kinetics of the transcriptional machinery. The S-System (SS) Method
Savageau [29] proposed the synergistic system or
S-system (SS) as a method to model molecular networks.
When modeling GRNs with the SS method, the expres-
sion rates are described by the difference of two products
of power-law functions, where the first represents the
activation term and the second the degradation term of a
gene product Xi. This multiplicative input processing can
be used to define logical conjunctions for both the regu-
lation of gene expression processes and for the regulation
of degradation processes. The SS method has no restric-
tions in the gene expression rates and thus does not im-
plicitly describe saturation. Formally, the SS method is
defined as:
ij ij
ijijii ijij
XXX gh
 
 R
The parameters of the SS method have the following
biological interpretations:
N: Number of genes in the GRN to be modeled. The
genes of the GRN are indexed by i and j, where
,1,,ij N
αi: Rate constant of activation term; in SS GRN mod-
els, all activation (up-regulation) processes of a gene i
are aggregated into a single activation term.
βi: Rate constant of degradation term; in SS GRN
models, all degradation processes of a gene i are aggre-
gated into a single degradation term.
gij,hij: Exponential parameters called kinetic order.
These parameters describe the interactive influences of
gene j on gene i. Positive values of gij indicate an acti-
vating influence on the expression of gene i, whereas
inhibiting influences are represented by negative values.
Similarly, positive values of hij indicate increasing deg-
radation of the gene product Xi, whereas decreasing deg-
radation is represented by negative values. The parame-
ters used in SS models have a clear physical meaning
and can be measured experimentally, yet they describe
phenomenological influences, as opposed to stoichio-
metric rate constants in general mass action (GMA) sys-
tems. The SS method generalizes mass-action kinetics by
aggregating all individual processes into a single activi-
tion and a single degradation term (per gene). In contrast,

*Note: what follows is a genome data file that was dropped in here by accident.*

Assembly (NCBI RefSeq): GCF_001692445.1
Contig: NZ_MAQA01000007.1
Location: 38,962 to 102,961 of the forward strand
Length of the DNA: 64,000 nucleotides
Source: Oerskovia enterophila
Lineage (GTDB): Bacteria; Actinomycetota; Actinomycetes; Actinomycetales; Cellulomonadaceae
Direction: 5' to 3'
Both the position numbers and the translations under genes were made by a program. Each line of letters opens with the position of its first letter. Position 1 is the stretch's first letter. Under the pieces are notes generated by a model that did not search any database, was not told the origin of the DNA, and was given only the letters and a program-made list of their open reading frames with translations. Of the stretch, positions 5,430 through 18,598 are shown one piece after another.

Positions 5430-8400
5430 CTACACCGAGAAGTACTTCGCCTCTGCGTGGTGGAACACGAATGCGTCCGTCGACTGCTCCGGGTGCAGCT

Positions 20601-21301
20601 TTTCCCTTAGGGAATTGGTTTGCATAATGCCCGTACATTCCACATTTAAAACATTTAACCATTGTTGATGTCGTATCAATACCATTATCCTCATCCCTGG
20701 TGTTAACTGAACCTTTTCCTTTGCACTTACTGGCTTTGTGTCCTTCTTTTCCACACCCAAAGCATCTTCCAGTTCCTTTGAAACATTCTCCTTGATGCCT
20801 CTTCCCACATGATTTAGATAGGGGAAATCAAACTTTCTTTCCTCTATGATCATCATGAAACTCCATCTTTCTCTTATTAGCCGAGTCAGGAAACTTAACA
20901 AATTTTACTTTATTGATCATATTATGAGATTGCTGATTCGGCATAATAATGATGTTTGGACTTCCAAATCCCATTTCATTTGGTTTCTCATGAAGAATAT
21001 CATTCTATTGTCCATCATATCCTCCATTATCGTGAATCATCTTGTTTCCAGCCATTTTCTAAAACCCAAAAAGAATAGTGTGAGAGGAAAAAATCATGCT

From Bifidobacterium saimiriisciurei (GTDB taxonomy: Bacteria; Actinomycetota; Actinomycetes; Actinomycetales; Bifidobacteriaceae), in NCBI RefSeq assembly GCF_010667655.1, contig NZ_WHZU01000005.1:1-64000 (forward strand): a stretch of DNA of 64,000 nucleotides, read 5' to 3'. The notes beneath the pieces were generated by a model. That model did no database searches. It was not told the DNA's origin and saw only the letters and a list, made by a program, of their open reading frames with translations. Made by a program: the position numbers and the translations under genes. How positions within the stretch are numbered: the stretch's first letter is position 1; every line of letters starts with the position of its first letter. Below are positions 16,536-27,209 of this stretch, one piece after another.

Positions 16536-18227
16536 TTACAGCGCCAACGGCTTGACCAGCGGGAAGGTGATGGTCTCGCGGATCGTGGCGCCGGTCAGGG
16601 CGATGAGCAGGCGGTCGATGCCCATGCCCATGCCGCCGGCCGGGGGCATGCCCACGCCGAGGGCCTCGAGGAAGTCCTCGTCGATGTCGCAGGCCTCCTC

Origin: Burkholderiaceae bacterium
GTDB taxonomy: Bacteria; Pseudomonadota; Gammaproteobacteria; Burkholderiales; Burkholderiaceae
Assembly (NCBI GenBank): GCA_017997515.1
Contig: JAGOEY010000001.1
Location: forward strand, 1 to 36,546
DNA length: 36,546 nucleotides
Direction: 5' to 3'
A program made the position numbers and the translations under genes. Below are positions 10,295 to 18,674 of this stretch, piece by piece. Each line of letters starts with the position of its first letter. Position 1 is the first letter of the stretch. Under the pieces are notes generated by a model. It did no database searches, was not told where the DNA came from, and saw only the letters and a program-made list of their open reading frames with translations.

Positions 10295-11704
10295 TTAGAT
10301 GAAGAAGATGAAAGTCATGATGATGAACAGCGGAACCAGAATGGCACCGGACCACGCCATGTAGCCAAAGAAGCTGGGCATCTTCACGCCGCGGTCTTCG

the GMA system defines all individual processes k with
1, ,k
with the sum of power-law functions ac-
cording to:
ijk ijk
ik jik j
ikikijk ijk
The parameters of the GMA system have the follow-
ing biological interpretations:
αi: Rate constant of activation process k.
βik: Rate constant of degradation process k.
gijk: Exponential parameter called kinetic order de-
scribing the interactive influence of Xj on gene i of proc-
ess k.
hijk: Exponential parameter called kinetic order de-
scribing the interactive influence of Xj on gene i of proc-
ess k. The General Rate Law of Transcription (GRLOT)
The GRLOT method has been used to generate bench-
mark time-series data sets to facilitate the evaluation of
different reverse-engineering approaches. GRLOT mod-
els multiply individual regulatory inputs. Activation and
inhibition are represented by different functional expres-
sions that are similar to Hill kinetics, which allow the
inclusion of cooperative binding events. Identical to the
ANN, the degradation of gene products is defined via
mass-action kinetics. Formally, the GRLOT method is
defined as:
,, ,0.
jjk k
nnn n
ij ji
vKi Kak
 i
The parameters of the GRLOT method have the fol-
lowing biological interpretations:
vi: Maximal expression rate of gene i.
Ij: Inhibitor (repressor) j.
Ak: Activator k; the number of inhibitors I, and the
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N. Vijesh et al. / J. Biomedical Science and Engineering 6 (2013) 223-231